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Main > Tibet folktales > Fairy tale "Sunlight and Moonlight"

Sunlight and Moonlight

Now it happened that the Khan had two children, both daughters, and his elder daughter was at that moment sitting on the low roof of the palace, enjoying the cool early evening air. Looking down into the street below, she saw the line of soldiers riding by, with Sunlight in their midst, his head bowed and his hands bound behind him. He looked up, and his eyes met those of the princess. The light of the setting sun rested on his black hair; his face was pale, and his eyes big and sorrowful. Never, thought the princess, had she seen so handsome a young man, and he, looking up at her as she leaned over the roof, thought she must be a vision of his imagination, so fair and lovely was she.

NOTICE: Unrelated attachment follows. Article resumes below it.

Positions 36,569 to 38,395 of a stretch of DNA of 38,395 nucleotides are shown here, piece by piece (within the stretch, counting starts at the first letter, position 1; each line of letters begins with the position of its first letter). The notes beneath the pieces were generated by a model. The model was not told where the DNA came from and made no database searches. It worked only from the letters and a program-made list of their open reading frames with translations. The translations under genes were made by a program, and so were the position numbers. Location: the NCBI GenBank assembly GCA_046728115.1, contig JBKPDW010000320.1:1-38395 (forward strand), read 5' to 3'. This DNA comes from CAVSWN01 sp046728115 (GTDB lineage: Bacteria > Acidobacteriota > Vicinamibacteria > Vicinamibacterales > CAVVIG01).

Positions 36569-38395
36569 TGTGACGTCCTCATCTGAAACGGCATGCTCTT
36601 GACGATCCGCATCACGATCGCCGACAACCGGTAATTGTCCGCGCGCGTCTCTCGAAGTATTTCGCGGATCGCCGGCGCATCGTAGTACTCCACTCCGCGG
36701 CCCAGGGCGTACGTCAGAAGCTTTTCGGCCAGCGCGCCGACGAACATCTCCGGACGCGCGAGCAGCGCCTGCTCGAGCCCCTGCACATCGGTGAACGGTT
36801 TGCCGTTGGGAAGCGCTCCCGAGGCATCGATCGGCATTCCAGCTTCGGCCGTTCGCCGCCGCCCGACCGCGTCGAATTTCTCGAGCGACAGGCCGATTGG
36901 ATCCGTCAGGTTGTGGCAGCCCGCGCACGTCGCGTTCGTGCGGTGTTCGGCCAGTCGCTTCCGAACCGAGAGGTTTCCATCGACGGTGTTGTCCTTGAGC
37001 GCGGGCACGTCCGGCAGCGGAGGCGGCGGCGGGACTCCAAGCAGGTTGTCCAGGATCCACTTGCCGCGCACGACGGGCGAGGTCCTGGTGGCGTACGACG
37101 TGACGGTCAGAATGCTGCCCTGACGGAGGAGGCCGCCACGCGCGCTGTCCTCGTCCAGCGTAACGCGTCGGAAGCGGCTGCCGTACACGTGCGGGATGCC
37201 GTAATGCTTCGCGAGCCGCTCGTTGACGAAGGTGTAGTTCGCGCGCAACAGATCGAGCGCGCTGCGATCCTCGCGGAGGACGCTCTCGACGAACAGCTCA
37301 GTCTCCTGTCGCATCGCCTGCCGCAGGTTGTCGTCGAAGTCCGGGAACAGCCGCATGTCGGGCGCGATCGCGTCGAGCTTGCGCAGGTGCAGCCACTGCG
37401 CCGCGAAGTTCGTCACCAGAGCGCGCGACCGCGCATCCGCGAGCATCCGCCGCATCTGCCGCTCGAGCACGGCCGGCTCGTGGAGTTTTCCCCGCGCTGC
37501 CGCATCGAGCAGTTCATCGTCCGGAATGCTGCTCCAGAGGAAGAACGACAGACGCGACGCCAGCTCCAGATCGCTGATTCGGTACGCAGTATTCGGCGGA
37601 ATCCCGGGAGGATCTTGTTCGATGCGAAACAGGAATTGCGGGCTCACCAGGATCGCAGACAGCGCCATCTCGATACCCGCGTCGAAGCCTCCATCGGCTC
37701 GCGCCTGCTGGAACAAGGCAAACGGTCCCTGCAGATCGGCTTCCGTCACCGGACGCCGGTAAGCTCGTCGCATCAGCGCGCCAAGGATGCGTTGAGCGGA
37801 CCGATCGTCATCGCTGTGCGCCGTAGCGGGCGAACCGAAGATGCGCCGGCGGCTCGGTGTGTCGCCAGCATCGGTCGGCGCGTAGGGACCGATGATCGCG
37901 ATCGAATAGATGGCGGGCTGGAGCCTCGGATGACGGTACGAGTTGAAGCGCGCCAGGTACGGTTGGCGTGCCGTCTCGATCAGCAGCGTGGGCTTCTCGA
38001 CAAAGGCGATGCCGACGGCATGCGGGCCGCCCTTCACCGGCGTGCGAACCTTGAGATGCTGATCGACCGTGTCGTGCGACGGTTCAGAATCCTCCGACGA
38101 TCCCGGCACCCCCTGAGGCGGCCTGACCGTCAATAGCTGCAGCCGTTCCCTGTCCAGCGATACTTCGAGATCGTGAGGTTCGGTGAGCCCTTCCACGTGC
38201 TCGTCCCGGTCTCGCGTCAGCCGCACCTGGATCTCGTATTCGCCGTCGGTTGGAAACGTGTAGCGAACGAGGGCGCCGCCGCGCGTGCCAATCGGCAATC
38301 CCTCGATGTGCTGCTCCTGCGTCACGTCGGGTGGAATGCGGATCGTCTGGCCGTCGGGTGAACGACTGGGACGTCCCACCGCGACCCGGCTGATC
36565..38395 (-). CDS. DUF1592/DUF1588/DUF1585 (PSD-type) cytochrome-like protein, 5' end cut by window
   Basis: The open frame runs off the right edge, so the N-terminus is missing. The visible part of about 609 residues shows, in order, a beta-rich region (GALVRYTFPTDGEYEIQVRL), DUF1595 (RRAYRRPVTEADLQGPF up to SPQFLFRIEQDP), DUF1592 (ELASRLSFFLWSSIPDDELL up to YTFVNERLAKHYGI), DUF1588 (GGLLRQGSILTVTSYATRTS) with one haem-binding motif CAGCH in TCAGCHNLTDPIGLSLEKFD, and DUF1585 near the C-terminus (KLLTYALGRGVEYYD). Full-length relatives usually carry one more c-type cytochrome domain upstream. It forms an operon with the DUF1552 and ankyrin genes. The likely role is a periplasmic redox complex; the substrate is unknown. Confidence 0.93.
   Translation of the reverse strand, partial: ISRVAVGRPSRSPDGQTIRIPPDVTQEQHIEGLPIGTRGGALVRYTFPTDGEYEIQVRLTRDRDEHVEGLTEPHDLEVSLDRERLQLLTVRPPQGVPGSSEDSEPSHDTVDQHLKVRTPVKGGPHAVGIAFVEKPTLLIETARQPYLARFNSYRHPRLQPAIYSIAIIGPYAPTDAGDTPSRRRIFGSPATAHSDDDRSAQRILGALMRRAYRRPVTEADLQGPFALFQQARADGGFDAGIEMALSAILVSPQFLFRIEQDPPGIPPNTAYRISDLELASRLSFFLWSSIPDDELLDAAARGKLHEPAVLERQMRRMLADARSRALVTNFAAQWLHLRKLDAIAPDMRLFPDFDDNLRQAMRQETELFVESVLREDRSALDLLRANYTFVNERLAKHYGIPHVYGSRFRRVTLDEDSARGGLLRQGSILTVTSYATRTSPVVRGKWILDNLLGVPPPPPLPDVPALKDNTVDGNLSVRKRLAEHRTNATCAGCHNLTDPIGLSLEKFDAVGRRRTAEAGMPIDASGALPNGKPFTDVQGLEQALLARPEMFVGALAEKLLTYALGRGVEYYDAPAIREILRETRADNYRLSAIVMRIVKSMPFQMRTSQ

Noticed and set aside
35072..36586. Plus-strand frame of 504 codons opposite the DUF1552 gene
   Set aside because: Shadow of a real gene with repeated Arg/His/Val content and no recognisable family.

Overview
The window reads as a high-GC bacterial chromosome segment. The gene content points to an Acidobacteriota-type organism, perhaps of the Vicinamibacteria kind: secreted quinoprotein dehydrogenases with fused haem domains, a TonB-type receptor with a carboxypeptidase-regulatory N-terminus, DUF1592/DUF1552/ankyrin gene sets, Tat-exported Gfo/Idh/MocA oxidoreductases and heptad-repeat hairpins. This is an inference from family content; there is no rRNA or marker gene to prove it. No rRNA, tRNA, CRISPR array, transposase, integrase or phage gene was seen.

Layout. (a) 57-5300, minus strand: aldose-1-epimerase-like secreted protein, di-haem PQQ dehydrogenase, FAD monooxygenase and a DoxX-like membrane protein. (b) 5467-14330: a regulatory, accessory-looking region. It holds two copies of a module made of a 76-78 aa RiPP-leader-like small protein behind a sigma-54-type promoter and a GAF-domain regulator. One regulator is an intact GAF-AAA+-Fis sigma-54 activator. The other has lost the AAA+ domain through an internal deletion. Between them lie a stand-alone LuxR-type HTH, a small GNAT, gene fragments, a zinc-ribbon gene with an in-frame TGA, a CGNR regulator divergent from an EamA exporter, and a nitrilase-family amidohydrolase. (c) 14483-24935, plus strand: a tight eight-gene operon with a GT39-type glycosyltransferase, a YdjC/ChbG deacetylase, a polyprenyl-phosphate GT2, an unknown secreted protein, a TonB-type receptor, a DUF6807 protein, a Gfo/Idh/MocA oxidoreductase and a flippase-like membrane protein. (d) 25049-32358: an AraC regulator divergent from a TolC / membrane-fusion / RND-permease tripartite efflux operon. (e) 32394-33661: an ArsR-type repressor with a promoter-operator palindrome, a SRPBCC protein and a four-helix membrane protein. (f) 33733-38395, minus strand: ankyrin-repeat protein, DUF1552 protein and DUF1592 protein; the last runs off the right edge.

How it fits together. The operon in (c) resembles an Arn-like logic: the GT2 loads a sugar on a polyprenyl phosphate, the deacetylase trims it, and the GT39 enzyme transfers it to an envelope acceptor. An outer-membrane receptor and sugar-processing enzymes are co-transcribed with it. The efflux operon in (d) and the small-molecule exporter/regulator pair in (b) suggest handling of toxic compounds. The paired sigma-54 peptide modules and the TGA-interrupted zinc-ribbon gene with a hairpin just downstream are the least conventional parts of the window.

The princess made haste to inquire who the lad might be and soon learned that he was a strange youth condemned, because of the prophecy, to be thrown to the demon-bears the very next day. Then she rushed to her father, the Khan, and kneeling before him, she begged him to spare the life of this fair young stranger.

Now the Khan lived in daily dread that the prophecy concerning an unknown young man who would some day take over his crown might come true, so when his daughter urged him to release this fellow who might be the very one foretold in the prophecy, he fell into a terrible rage. Still, she continued to beg her father for the young man's life. At last the Khan's temper broke all bounds. He summoned his soldiers and, pointing to the princess, cried, "Take her away! She cares more for this upstart stranger than for the safety and throne of her father! Cast her into a dungeon, too, and tomorrow choose two strong sacks. Tie this strange youth into one of them, my daughter into the other, then cast both of them into the cave of the demon-bears!"

The princess, though she could have fainted from very terror, was too proud to show her fear and too noble to weep for her life, so she silently allowed the rough soldiers to bind her hands and lead her away.

At sunrise the next day, everything was prepared as the Khan had ordered, and the two unfortunate young people were thrust into huge sacks which were tied about their necks.

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